The Mobile Bay Plan

This entry is part 1 of 3 in the series The Campaign against Mobile Bay
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This is the first of three posts on the assault on Mobile Bay.

Mobile Bay, along the Alabama Gulf coast was one of the remaining major ports available to the Confederacy by 1864. The Union blockading squadrons had been able to shut all the other ports except for Mobile Bay and Wilmington, North Carolina.

Mobile Bay MapMobile Bay is a large inlet some 31 miles deep and at places 24 miles wide, extending north from the Gulf of Mexico. Feeding into the bay were the Mobile and Tenshaw Rivers which were part of a network of inland waterways. Thirty miles north of the city of Mobile, the Alabama and Tombigbee Rivers joined to form the Mobile River. The Mobile & Ohio Railroad ran from the city to Columbus, Kentucky. It was the longest rail line in the Confederacy.

The city of Mobile had been the second-largest cotton exporting port in the South, next to New Orleans. Blockade runners steamed between Mobile and Bermuda, Nassau and Cuba with commodity exports and high value material imports. The state of Alabama was second only to the Tredegar Iron Works in Richmond as the South’s center for manufacturing iron and rolling heavy plate.

Selma was 130 miles north of Mobile along the Alabama River. Henry D. Bassett’s Ship Yard there was in the process of building three ironclads. In all, eight ironclads were being constructed on the Alabama and Tombigbee Rivers. Only one, the CSS Tennessee was to be completed in time to see action. The need to halt further ironclad production by the Confederacy was one of the more important reasons to capture the bay and the city.

Mobile Bay was a difficult target. The bay entrance narrowed to only three miles wide. On the western side of the entrance Fort Gaines guarded it on Dauphin Point. The fort is a masonry fortification that was established in 1821. During the battle the fort was equipped with 26 guns and had a garrison of 600 soldiers. East from the fort, the Confederates had sunk a series of pilings that reduced the width of the opening by over half.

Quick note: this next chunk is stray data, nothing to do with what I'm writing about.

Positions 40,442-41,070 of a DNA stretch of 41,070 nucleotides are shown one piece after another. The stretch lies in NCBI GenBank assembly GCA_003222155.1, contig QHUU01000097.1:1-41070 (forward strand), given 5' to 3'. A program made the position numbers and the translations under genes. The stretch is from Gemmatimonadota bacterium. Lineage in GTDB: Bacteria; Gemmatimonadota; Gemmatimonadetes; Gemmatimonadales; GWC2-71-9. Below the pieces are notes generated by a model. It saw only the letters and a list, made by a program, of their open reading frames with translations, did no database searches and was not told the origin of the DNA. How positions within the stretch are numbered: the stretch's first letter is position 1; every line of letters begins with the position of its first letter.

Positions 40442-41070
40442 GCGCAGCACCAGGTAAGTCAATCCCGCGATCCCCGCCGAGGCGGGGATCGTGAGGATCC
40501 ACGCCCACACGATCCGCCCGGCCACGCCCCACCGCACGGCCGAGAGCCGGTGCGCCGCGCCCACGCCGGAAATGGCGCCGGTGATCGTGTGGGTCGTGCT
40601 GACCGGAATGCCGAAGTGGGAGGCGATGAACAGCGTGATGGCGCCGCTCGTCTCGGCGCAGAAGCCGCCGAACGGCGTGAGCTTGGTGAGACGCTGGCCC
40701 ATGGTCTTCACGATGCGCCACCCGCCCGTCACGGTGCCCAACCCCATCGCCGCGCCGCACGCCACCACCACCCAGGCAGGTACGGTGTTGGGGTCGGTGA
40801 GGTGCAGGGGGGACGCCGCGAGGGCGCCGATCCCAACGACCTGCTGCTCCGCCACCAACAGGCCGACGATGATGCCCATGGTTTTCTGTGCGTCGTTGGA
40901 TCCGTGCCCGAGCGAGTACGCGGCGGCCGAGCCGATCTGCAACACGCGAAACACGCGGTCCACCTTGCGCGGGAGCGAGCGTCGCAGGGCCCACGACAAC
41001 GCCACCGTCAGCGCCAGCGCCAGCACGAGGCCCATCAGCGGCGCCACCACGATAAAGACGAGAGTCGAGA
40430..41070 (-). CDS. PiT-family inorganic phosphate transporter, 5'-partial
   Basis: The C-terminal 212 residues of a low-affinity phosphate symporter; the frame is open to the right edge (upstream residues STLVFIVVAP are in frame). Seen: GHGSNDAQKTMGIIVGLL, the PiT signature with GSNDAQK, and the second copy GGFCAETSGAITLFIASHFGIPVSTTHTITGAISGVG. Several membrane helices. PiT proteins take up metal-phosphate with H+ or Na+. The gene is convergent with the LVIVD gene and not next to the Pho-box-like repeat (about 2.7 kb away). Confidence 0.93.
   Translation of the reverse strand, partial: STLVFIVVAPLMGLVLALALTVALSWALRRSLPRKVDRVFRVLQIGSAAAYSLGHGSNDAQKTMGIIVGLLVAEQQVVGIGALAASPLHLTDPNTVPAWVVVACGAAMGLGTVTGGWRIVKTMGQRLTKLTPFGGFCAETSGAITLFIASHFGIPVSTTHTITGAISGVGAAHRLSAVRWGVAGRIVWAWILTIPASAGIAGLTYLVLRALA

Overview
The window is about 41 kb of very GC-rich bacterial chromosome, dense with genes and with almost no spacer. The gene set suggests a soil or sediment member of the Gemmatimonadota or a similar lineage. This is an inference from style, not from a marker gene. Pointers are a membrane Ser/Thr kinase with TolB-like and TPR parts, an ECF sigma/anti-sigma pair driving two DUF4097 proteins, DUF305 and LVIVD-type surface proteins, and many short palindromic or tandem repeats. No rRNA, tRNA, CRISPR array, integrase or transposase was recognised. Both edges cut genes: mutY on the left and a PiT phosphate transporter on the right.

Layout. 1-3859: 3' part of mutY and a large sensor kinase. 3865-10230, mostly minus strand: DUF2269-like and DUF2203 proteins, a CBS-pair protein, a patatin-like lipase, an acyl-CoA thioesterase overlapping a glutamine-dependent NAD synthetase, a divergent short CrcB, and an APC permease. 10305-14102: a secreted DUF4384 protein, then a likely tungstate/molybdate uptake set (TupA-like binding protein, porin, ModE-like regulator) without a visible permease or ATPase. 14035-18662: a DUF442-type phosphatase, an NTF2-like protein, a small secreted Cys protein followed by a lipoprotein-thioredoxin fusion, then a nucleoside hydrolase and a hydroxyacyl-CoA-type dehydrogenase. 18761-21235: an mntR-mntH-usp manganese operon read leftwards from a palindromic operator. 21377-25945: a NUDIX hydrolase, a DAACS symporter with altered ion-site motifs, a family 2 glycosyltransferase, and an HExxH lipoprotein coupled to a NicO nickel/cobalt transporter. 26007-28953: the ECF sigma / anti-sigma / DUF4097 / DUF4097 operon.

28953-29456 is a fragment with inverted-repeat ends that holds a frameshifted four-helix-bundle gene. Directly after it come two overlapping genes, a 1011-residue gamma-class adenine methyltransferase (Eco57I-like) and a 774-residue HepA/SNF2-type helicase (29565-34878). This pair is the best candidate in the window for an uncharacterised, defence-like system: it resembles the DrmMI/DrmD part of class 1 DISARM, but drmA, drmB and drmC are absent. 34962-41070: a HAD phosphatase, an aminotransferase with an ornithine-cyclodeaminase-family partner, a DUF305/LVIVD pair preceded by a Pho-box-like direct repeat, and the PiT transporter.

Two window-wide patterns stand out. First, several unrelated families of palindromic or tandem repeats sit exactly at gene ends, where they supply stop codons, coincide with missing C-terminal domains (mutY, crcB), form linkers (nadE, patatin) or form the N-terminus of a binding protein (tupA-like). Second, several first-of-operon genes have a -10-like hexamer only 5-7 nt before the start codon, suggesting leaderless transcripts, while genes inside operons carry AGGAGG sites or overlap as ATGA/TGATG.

From the pilings east, the Confederates had placed three lines of torpedoes (mines). Those and the shallow water reduced the entrance even further. Each line of torpedoes was staggered behind the other in order to prevent a vessel of any size from slipping through. Brig. Gen. Gabriel Fort Gaines in 2002Rains, who had pioneered the use of land mines during the 1862 Peninsula Campaign, had been the architect of these defensive measures.

On the eastern edge of this formidable minefield, there was a narrow 200 yard opening for the passage of blockade runners. Fort Morgan, a large star-shaped masonry fort guarded this entrance. The fort had been completed in 1834. At the time of the assault the fort was equipped with 47 guns and garrisoned by about 600 men.

A third smaller fort, Fort Powell, guarded Grant’s Pass a narrow intercoastal waterway north of Dauphin Island. Fort Powell was equipped with 12 guns (another source says that it had 18 guns) and was garrisoned by about 140 men from the 21st Alabama Infantry.

Fort Morgan planWithin the bay itself, the Confederates had the CSS Tennessee and three sidewheel steamer gunboats, the CSS Selma, CSS Morgan and CSS Gaines. The Tennessee’s captain was Commander James D. Johnston. The Tennessee carried six guns as did the Morgan and the Gaines. The Selma carried four guns. The overall naval commander was Admiral Franklin Buchanan, who had been the original commander of the CSS Virginia before being wounded. The Tennessee was Buchanan’s flagship.

The Tennessee was a formidable weapon with six inches of armor on her casemate, five inches on her sides and two inches on her deck. She was equipped with six Brooke rifles. Two were 7 inch and four were 6.4 inch rifles. Due to the extreme weight of armor and armament, the Tennessee was inadequately powered and could only make 5 knots. This lack of power made her difficult to maneuver.

The force that Admiral David Farragut had assembled was formidable, Included in it were four newer ironclads. The USS Manhattan and the USS Tecumseh were large vessels that mounted 2-15 inch Dahlgren guns that were protected by 11 inches of turret armor. The USS Chickasaw and the USS Winnebago were twin-turreted river monitors equipped with 4-11 inch Dahlgren smoothbores.

In addition to the powerful ironclads, Farragut had 14 wooden vessels and an Army contingent of 2,000 men. Included among Farragut’s ship was his flagship, the USS Hartford and the USS Brooklyn. The Hartford was a 24-gun sloop-of-war. The Brooklyn carried 21 guns.

The campaign to take Mobile Bay was to begin on August 2, 1864 and conclude on the 23rd.

 

 

 

Series NavigationThe Mobile Bay Land Battles >>

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